New file upload security policies are typically workshopped in response to threats which successfully breached (or came close to breaching) some reputable organization's systems. Once brought to fruition, these advancements allow our own systems to inch closer towards becoming havens for valuable and sensitive customer data.
The challenge is that determined threat actors work equally hard to overcome new attempts to ward them off, and they’re quite often successful. Right when we least expect it, clandestine file upload attacks are carried out through even more convoluted pathways than we first imagined possible, often catching us off guard completely.
Why are password-protected file threats so dangerous?
Password-protected files are a particularly subtle threat type, designed to slip malicious code past poorly configured input validation/content verification policies while relying on us – the internal (or external) user accessing that file – to eventually execute that code within the targeted system. One of the most challenging aspects of threats involving password-protected files is that they tend to leverage simple & effective social engineering concepts, goading us into unlocking a threat which we aren’t alert to.
A threat actor can, for example, infiltrate systems adjacent to ours – i.e., a trusted client or partner – and then email or upload password-protected files to our system from a seemingly legitimate source. If we normally trust content originating from that source, we’re quite unlikely to suspect a potential threat, and we might blindly follow instructions to unlock that file with a password supplied alongside it. Many commonly shared file types like Excel (XLSX) and PDF are capable of housing malicious code behind password protection, and that code is designed to execute immediately once the file’s password is supplied.
How can I stop password-protected file threats from harming my system?
First and foremost, if password-protected files are a recurring and immutable form of content our job necessarily deals with, our own vigilance is key. Malicious password-protected files are sometimes identifiable by their incongruous names and suspect purposes; if we see a file that doesn’t look right, there’s a good chance it isn’t. It’s important to exercise extreme caution if we’re suddenly equipped with the means to unlock content which we don’t fully understand the origin or purpose of. We should always feel entitled to question where a file came from, who the original creator is, what the intended use-case for that file is, and more.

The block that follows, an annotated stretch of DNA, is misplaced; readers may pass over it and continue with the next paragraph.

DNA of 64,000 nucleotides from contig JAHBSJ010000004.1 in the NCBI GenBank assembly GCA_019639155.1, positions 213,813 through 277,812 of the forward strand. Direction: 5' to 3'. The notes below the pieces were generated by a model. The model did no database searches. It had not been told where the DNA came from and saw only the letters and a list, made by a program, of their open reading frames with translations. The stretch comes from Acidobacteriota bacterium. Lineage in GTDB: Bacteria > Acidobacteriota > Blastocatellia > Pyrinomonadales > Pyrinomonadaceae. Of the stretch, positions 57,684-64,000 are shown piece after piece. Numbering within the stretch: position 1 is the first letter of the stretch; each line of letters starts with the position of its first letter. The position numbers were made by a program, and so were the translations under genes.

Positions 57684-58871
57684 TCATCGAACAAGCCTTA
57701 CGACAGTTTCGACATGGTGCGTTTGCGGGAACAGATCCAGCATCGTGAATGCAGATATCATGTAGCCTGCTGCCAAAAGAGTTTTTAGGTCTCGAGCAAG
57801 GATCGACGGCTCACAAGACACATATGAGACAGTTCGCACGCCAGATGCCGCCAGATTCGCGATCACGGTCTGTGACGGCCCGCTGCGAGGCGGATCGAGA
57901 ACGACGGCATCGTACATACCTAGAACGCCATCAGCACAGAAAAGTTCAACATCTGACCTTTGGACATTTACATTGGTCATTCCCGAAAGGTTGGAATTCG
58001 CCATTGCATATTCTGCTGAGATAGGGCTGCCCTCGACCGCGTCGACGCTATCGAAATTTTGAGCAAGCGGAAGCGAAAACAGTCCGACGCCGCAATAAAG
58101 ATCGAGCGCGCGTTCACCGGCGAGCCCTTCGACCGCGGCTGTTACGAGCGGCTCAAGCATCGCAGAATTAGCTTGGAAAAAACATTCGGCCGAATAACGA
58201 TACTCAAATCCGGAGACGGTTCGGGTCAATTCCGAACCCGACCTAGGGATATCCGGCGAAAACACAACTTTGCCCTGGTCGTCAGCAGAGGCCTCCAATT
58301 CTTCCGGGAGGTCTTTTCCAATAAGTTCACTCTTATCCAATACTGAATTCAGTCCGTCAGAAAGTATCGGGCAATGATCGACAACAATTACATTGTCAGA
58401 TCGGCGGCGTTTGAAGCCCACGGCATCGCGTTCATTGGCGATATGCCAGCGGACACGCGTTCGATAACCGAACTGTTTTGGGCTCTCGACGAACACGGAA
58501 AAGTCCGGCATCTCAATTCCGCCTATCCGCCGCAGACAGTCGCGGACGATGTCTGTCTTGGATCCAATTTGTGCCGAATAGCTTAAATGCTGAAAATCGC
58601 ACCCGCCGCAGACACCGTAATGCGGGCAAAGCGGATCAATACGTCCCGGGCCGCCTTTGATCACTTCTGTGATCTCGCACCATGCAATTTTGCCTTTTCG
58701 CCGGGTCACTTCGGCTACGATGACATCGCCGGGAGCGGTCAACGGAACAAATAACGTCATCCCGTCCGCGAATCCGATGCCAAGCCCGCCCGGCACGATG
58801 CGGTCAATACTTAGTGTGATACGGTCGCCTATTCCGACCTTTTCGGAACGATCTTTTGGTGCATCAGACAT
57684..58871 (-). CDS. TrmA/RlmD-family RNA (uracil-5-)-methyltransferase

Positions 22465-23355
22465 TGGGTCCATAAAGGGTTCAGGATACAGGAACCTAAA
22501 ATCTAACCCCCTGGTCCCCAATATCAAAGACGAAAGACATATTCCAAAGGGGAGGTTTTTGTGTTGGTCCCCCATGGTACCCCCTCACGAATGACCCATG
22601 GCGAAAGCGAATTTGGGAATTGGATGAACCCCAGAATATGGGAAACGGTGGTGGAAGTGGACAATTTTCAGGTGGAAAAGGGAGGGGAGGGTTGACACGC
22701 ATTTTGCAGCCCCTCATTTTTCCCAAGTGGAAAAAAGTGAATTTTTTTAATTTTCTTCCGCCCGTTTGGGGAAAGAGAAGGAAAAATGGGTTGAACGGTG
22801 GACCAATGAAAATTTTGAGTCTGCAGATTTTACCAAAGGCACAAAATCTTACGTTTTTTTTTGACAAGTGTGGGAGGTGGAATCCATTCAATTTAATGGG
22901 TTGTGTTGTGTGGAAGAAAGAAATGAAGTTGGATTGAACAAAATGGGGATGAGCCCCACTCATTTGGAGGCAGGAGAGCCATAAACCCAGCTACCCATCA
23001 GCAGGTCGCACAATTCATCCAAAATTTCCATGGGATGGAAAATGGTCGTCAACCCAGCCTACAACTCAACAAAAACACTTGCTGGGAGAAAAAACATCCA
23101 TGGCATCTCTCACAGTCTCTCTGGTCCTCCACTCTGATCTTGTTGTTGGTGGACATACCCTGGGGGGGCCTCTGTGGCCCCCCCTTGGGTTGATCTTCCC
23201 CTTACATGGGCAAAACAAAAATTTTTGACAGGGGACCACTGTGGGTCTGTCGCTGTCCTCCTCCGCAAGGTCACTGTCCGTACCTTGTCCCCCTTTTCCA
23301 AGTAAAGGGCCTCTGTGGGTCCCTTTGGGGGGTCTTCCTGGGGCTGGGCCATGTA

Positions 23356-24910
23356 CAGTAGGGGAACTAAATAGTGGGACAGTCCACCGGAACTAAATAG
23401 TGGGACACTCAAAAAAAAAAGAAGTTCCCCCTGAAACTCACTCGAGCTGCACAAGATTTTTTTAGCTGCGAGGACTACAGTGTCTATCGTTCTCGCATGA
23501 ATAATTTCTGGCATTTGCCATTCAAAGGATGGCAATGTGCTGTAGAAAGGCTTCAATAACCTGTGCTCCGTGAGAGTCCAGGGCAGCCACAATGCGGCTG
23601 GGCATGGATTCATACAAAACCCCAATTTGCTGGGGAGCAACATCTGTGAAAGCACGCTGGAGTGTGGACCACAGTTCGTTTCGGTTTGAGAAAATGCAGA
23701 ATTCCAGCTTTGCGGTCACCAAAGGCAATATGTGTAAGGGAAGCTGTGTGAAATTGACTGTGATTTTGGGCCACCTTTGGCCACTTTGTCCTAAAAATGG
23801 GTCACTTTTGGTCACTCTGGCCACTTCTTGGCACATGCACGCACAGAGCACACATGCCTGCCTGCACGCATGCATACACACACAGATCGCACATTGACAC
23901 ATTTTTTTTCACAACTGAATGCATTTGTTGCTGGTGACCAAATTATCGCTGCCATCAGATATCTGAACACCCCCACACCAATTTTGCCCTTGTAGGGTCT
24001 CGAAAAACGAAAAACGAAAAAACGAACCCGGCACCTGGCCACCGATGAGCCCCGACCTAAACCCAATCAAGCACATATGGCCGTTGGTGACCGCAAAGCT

If password-protected files are not a necessary part of our workflow, however – which is often the case in scenarios involving external client-side file uploads – blocking them altogether is a sensible step to take.
The Cloudmersive Advanced Virus Scan API can be used to block password-protected files from a file upload process entirely. By setting the allowPasswordProtectedFiles Boolean to “false” in our request (configurable via our Cloudmersive Account page), we can ensure that all files with password protection will categorically receive a CleanResult: False response from the API, allowing us to easily delete (recommended) or quarantine these files and protect our underlying system from potential harm.
For more information on how the Cloudmersive Advanced Virus Scan API can protect any system from non-malware content threats, please feel free to reach out to a member of our sales team.